Finally let’s cover two advanced functions: Custom Metrics and the Search bar. Custom Metrics allows you to build a bespoke KPI through some mathematical manipulation of two existing metrics. Let’s walk through a few Custom Metrics available out of the box to see what that means. New Customer Percentage looks at the ratio of new transactions to overall transactions.
To calculate that, we divide Transactions (1st time) by overall Transactions to get this percentage.
We can even see a preview of how this would be calculated for our top 4 channels at the bottom of the menu. Note that because this is a template Custom Metric, it cannot be modified or deleted just like Revenue Per Visit and the other templates in the left menu.
If I want to create a new Custom Metric, I can click Add New Metric in the left menu to do that. Let’s say that I’m a subscription-heavy brand that’s more interested in returning customers than new ones and want to create a Returning Customer % instead.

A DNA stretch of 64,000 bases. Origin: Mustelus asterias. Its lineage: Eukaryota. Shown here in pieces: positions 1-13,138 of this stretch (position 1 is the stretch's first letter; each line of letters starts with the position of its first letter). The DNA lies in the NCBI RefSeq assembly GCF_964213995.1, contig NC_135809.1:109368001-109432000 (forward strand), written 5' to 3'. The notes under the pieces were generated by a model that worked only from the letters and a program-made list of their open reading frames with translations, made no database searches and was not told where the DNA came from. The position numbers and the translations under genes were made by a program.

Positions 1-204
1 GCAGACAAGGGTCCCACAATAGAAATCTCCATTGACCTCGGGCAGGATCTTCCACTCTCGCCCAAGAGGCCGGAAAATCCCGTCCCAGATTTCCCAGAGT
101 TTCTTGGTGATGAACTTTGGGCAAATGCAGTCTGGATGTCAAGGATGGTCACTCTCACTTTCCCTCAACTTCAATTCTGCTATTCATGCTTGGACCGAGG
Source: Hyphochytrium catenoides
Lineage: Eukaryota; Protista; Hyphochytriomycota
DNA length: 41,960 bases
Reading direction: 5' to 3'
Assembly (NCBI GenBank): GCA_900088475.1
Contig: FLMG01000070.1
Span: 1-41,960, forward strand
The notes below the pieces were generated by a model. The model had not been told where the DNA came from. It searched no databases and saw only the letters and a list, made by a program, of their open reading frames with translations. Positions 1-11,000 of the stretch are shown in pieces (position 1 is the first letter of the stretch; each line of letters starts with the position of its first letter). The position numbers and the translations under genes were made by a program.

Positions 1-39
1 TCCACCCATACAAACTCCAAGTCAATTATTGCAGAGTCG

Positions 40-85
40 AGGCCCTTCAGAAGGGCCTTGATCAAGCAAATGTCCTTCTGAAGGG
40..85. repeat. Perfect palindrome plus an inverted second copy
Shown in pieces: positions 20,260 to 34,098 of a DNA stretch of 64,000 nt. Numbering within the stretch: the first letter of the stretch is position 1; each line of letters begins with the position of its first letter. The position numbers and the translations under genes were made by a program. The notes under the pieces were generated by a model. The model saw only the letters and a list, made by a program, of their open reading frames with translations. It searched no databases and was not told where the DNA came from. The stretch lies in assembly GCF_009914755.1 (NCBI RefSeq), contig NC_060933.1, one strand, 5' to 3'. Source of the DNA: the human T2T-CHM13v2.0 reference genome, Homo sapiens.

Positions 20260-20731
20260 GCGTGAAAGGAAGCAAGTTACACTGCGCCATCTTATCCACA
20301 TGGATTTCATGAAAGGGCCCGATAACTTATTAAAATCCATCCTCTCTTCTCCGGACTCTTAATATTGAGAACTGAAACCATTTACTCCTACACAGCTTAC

We’ll input the formula to calculate this percentage: transactions from returning customers divided by total transactions. Click “Save” so that this metric is readily available in the Data Table. The Customize Table feature includes the ability to add Custom Metrics as a column so this is a really powerful tool for brands that have KPIs not available with Northbeam out of the box.
We also have a video tutorial if you’d prefer to follow along on how to create a new Custom Metric.
Last but not least, the Search bar is another way to organize your data beyond the options in Global Navigation. If you require even more flexibility than Filters and Breakdowns, you can directly search for any Breakdown Label or tag associated with your campaigns.
For example, I could type “Nonbranded” to only look at those campaigns or I could search for “TOF” to quickly look at all top of funnel ads.